As Francium is the most unstable element, how much more energy will it generate if it is split compared to, let’s say Uranium?



As Francium is the most unstable element, how much more energy will it generate if it is split compared to, let’s say Uranium?

In: Physics

Francium primarily decay via alpha decay, with average energies of ~6.5MeV. Comparing this to the fission of uranium, with average energies of ~200MeV, its about 30 times weaker. If Francium were to fission the energy release would likely be comparable to uranium if not slightly less due to the difference in mass.

The half-life of an element doesn’t really say anything about the energy release per-atom when fission occurs.

Fr223 to Ra223 produces 1.149 MeV of energy

Boring U238 to Th234 produces 4.270 MeV of energy, but only once every 5 billion years.

Shorter half-life isotopes release more heat overall because the decay is so much faster, but all this really does is make the material difficult to process and handle.

The heat buildup is often sufficient to melt or vaporize samples, rendering them useless.

About the same as uranium, but it is *much* harder to split because the nucleus is smaller. Half life from radioactive decays and energy released from fission are not related. You can’t split it with neutrons in the way you can split uranium, you would have to shoot particles at high energy into the francium nuclei. Not impossible but then you use more energy than you get out – even in a hypothetical scenario where you would have access to macroscopic amounts of francium. In fact, if you would have that by some magic then you could just use francium’s radioactive decays. No need to split anything.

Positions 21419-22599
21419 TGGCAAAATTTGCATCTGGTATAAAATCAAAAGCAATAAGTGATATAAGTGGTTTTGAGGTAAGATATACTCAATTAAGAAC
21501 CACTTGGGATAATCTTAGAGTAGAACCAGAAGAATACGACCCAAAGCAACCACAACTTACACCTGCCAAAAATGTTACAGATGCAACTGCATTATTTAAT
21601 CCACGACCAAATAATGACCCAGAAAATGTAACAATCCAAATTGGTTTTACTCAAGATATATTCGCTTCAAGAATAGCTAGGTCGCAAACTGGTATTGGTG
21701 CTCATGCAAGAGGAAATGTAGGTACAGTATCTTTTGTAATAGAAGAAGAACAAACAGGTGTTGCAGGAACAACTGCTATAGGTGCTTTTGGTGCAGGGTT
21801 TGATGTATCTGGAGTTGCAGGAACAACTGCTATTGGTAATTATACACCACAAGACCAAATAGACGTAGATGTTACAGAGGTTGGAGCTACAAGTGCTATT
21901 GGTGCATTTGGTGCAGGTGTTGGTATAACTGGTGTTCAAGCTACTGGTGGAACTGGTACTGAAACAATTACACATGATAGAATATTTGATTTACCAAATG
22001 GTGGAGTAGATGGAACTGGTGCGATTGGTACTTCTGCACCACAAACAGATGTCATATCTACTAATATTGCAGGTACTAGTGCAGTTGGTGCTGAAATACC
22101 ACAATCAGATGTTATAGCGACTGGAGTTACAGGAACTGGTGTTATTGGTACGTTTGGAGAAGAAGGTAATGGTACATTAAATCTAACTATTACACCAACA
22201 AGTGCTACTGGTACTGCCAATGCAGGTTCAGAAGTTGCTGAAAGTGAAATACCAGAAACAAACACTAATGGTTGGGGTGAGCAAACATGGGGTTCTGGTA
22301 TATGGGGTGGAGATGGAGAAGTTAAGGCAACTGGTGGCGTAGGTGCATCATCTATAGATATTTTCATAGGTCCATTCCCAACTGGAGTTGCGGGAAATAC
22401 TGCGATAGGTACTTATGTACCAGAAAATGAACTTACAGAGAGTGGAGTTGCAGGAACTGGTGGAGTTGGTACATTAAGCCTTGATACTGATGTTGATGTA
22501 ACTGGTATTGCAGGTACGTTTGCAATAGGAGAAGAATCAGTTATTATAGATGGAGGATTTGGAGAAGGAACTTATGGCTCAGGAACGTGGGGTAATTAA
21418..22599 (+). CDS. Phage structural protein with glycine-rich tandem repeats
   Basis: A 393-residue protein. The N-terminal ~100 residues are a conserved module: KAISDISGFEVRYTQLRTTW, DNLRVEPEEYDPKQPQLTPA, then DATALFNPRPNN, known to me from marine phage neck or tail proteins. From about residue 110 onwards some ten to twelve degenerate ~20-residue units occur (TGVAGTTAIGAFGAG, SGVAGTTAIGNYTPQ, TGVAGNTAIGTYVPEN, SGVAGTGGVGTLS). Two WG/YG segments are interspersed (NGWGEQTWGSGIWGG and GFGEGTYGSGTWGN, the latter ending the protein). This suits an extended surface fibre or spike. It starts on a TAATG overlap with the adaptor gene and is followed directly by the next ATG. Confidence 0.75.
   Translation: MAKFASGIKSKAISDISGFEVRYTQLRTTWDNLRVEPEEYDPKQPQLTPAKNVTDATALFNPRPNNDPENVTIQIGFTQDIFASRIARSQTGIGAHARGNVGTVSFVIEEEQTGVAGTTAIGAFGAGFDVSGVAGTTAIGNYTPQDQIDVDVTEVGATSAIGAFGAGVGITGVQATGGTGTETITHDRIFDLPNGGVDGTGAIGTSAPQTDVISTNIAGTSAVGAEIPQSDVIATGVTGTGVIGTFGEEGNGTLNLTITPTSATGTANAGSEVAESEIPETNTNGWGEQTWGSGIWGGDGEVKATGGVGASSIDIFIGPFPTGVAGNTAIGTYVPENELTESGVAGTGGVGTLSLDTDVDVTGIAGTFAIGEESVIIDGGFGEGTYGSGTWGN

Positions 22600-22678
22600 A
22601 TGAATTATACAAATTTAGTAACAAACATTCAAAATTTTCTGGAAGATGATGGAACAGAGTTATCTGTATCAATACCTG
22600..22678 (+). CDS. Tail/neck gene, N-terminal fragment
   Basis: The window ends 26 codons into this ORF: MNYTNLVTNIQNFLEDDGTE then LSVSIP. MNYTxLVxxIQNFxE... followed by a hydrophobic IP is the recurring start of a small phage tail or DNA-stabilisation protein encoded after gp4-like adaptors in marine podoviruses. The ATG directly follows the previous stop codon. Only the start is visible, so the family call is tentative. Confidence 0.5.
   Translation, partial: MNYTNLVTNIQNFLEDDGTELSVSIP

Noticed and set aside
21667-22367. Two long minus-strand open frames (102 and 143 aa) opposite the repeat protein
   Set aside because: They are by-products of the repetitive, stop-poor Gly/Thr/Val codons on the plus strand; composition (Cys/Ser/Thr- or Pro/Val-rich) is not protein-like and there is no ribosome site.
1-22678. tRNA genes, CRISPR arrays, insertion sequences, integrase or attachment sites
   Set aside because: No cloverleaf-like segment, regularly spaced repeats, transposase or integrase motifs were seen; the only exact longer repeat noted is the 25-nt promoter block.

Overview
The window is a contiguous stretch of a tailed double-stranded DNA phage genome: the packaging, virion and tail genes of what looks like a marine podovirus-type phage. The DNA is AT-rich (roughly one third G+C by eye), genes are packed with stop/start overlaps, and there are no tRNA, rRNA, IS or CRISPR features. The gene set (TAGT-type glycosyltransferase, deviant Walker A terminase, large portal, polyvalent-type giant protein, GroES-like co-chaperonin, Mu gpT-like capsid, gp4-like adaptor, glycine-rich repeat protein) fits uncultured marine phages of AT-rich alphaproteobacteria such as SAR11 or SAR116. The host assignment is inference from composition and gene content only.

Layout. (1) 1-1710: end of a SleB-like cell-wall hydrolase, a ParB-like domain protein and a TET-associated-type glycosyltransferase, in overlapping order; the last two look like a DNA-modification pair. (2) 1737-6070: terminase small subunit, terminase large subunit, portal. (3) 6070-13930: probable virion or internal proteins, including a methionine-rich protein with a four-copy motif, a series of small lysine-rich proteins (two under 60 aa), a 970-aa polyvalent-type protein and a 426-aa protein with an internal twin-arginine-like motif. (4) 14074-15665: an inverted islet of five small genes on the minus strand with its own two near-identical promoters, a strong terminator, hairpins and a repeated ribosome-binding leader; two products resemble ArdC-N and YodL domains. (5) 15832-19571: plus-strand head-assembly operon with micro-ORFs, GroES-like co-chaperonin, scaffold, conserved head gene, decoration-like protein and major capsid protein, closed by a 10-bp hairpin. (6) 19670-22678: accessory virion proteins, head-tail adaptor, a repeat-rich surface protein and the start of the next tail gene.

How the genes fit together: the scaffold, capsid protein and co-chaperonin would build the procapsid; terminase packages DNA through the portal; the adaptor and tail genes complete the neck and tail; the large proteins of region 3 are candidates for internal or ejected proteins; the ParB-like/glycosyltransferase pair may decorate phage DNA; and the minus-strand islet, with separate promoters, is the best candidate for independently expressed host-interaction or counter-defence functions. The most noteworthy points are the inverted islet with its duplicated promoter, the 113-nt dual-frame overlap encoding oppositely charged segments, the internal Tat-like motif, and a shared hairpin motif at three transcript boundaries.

The fissionability of an element is not he same as its radioactivity.

Fission is the splitting of a large atom into smaller atoms and free neutrons. If you add up the mass of the before and the after you find there is a mass defect. Some of the mass is missing. This mass was converted to energy (E=MC2).

Radioactive decay does not convert that much mass. There are elements across the entire periodic table that are radioactive, but are not fissile. For instance tritium is a proton and two neutrons. It is radioactive and does decay, but is obviously NOT fissile. There is really nothing to split it into.

It really is two different process. Splitting or fission and radioactive decay are not the same process. And with splitting or fission, both natural and induced, the amount of energy is dependant on the random resultant atoms that come from the split. There are averages for fission results for each fissile isotope, but they don’t really fully relate to energy generated by radioactive decay.

Natural radioactive decay tends to occur with small pieces breaking off of the atom. This include alpha decay (helium nuclei with an atomic mass of around 4) and beta decay (a neutron turning into a proton and loosing the mass of an electron). These small decay steps tend to put out smaller amounts of energy than the induced fission of Uranium, where the Uranium splits into several large pieces at once.

That said, the main reason that radioactive decay is hard to use for power generation is because of the rate at which it occurs. With a Uranium fission reactor, you can control the rate of fission and increase it to the point where you get useful power. With radioactive decay, the decay occurs at a fixed rate, which is usually too slow to generate useful power.

There are a number of isotopes which decay quickly and put out enough power to be useful. The most well known is Plutonium 238, which is used to power space probes. The problem is that these isotopes are difficult to come by, the only way to get them on earth is to make them inside a special nuclear reactor. Some radioactive isotopes decay so quickly that its impossible to create and gather much of it in one place so that you could use it for power generation. For instance Radon, which is a gas, is produced very slowly by natural uranium, but it decays within a few days, meaning there is never more than a tiny amount of it around, and if you tried to collect it, it would disappear faster than your could realistically gather more.